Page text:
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HIV/AIDS and globalization - what is the epidemic telling us about economics, morality and pragmatism?

Barnett, Tony (2002) HIV/AIDS and globalization - what is the epidemic telling us about economics, morality and pragmatism? In: Forsythe, Steven S., (ed.) State of the Art: AIDS and Economics. International AIDS and Economics Network (IAEN), pp. 9-15. ISBN 9780960519613

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Abstract

Disease epidemics have been related as both cause and effect to increasing integration of human economies, societies, and cultures throughout history. It is well known that infectious diseases are not equally distributed between different societies and different sections of the same society. This is clear on a global scale where disparities in exposure to infection and access to public health provision and health care are acute. There is a debate as to the meaning and effects of "globalization" as well as about whether it is "new" and, if so, in what ways. This paper briefly examines (a) the history of disease in relation to globalization; (b) the meanings and importance of "globalization"; (c) where and how the global HIV/AIDS epidemic fits into the picture; (d) some of the theoretical and ideological implications.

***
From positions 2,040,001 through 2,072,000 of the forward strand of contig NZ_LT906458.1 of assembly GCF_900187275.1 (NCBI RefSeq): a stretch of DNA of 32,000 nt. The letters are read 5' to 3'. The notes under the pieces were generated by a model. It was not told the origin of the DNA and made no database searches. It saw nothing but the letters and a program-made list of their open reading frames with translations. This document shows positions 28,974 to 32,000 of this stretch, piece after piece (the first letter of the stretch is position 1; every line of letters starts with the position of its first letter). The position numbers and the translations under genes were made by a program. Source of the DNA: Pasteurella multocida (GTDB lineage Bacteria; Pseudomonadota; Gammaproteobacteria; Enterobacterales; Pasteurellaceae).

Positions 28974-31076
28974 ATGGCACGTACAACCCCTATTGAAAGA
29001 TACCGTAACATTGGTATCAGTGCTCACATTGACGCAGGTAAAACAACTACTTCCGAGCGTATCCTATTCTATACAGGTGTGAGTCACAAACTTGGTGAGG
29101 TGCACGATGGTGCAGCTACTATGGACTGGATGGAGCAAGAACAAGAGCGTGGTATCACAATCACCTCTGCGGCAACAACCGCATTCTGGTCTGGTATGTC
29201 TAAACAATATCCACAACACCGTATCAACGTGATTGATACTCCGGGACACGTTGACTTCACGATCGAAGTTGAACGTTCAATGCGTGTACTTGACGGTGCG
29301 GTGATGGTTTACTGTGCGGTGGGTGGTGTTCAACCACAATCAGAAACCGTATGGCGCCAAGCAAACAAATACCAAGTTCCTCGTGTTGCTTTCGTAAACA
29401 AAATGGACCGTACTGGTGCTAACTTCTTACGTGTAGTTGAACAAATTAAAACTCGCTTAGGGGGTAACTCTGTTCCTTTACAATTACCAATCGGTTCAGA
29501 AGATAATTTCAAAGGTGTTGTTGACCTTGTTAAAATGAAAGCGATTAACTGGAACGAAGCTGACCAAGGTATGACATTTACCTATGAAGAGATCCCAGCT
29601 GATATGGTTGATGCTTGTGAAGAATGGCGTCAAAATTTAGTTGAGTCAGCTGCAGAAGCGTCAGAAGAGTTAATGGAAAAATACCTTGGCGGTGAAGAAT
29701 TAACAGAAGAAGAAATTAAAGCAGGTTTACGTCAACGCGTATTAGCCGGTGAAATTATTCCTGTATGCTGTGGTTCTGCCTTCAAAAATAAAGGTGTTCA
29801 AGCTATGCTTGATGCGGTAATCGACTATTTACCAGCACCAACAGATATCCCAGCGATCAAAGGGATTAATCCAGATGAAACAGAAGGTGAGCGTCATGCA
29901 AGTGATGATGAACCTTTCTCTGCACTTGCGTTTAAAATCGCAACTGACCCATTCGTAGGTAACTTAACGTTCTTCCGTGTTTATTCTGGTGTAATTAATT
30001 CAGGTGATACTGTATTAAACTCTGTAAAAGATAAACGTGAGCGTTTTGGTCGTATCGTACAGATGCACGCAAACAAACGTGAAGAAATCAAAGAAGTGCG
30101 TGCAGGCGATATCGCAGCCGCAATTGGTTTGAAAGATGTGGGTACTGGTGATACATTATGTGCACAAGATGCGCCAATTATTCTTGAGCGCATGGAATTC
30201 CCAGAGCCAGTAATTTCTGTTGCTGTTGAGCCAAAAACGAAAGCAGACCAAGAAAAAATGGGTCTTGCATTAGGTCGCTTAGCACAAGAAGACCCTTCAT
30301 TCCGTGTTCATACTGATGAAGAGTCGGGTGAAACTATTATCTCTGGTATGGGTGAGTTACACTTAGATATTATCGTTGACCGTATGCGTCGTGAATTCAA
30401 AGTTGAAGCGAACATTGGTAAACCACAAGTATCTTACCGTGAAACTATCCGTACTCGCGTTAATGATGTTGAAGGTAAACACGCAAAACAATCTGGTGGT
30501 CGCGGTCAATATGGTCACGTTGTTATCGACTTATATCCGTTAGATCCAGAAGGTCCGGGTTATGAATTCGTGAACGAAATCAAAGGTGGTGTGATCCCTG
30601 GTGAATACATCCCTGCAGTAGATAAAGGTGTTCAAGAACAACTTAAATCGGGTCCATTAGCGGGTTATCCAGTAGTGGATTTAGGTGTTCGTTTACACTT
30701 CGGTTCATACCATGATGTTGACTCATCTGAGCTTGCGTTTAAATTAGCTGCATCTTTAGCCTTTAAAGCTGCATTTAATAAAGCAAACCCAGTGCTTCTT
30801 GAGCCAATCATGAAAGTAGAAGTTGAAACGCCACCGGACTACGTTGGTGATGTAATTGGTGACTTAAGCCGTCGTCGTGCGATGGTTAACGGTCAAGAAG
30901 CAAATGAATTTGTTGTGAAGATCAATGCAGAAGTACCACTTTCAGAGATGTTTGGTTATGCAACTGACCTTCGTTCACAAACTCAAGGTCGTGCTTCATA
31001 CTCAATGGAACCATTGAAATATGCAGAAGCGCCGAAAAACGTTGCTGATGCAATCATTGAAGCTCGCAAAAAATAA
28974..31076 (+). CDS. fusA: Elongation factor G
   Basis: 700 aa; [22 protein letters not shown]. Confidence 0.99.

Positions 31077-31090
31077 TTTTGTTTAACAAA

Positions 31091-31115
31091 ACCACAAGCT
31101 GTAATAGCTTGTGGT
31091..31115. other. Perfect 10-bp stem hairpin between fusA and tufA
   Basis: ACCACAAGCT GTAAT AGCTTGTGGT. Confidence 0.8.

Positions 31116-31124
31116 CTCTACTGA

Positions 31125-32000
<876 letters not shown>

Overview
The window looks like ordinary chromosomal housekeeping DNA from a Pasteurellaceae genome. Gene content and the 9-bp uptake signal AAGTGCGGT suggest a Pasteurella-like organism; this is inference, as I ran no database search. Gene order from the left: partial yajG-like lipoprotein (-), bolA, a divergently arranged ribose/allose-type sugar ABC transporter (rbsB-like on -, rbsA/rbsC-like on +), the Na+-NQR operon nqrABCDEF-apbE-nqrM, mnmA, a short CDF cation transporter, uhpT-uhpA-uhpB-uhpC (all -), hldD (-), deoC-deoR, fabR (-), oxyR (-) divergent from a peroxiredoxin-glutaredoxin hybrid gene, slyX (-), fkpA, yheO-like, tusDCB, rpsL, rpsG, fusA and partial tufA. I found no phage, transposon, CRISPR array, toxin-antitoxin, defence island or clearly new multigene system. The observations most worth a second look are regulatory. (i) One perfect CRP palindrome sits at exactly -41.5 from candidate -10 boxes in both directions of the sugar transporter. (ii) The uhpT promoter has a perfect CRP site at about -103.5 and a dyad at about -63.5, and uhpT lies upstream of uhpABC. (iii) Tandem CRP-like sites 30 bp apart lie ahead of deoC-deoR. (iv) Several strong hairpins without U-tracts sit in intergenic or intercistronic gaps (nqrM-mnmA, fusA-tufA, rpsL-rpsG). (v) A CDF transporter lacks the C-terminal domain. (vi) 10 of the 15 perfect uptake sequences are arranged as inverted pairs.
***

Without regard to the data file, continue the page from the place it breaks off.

Item Type: Book Section
Official URL: http://www.policyproject.com/pubs/other/SOTAecon.p...
Additional Information: © 2002 International AIDS and Economics Network
Library of Congress subject classification: H Social Sciences > H Social Sciences (General)
Sets: Research centres and groups > LSEAIDS
Research centres and groups > LSE Health
Rights: http://www.lse.ac.uk/library/usingTheLibrary/academicSupport/OA/depositYourResearch.aspx
Date Deposited: 05 May 2009 12:58
URL: http://eprints.lse.ac.uk/23791/

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